Motivation as Mediator Between National Identity and Intention to Volunteer


Correspondence to: Anise M. S. Wu, Department of Psychology, Faculty of Social Sciences & Humanities (FSH), University of Macau, Av. Padre Tomás Pereira, Taipa, Macao, P. R. China.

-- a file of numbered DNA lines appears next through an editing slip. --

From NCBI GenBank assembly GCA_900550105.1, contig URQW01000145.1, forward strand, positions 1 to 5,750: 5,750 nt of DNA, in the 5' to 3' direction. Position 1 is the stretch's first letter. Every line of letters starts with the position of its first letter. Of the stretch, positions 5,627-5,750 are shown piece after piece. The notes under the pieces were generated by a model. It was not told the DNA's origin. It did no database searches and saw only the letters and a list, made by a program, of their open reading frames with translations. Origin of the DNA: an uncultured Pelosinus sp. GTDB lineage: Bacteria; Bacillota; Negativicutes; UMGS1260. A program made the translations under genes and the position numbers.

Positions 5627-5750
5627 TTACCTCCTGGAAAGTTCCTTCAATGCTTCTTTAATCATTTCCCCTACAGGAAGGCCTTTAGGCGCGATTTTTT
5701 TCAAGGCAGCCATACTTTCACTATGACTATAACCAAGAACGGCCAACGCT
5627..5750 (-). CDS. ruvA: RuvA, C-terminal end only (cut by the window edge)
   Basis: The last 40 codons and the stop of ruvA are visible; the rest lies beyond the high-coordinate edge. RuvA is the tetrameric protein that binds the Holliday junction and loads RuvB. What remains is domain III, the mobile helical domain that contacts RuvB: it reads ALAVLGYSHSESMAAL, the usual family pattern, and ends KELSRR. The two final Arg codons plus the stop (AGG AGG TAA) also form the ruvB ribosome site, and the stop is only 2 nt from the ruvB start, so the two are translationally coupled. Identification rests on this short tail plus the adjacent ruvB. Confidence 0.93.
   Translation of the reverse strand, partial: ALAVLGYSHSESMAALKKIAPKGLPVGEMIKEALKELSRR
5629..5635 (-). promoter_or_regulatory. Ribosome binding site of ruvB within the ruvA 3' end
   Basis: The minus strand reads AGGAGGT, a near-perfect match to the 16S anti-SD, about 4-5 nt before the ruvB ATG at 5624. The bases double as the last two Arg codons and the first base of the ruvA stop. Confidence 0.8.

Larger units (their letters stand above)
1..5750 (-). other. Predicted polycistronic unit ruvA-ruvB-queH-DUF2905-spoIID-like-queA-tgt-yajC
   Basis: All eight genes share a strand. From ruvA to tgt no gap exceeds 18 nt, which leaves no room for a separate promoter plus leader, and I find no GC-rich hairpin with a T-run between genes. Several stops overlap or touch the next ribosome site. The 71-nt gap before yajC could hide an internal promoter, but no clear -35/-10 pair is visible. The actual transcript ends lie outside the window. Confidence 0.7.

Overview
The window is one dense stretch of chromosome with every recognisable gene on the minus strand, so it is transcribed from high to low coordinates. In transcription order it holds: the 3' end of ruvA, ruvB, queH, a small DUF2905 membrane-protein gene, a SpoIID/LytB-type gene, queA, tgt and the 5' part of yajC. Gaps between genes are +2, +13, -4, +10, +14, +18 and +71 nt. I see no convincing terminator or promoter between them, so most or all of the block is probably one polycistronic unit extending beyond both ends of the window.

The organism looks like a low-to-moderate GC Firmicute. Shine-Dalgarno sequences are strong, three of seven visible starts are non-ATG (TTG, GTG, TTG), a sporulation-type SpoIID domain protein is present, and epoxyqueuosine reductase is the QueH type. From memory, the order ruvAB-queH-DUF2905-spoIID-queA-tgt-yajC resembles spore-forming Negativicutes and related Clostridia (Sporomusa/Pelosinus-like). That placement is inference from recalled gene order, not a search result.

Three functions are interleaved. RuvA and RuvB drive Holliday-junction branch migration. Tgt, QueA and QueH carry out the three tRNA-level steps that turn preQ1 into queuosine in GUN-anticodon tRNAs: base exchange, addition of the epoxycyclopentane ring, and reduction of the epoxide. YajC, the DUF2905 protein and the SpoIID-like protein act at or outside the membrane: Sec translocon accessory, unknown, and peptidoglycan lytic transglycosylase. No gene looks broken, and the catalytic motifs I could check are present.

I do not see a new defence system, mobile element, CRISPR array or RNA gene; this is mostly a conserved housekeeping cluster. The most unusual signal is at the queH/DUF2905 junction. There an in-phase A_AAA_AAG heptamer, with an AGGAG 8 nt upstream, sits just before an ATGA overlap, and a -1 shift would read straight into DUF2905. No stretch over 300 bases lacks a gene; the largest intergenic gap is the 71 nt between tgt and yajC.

Although there is a large volume of research on the relationship between social identity and volunteerism, little attention was given to national identity in volunteerism research. This study examined the role of national identity in motivating people to volunteer in the Chinese culture and its role in differentiating those who showed no interest in voluntary work (i.e. non-volunteers) from those who wanted to volunteer but did not (i.e. potential volunteers). Two hundred ninety-nine participants (age, M = 34.14 years) filled out a questionnaire on their demographics, experience of volunteering, intention to volunteer, volunteer motivations, and national identity. Results showed that a stronger national identity was associated with greater volunteer motivations. Mediation analyses further supported the positive indirect effect of national identity on intention to volunteer through strengthening volunteer motivations. Marital status was the only significant factor that differentiated current volunteers from potential volunteers. We concluded that citizens’ volunteer motivation increases with national identity, yet concrete measures to bring potential volunteers to actual volunteering need to be further explored. Copyright © 2012 John Wiley & Sons, Ltd.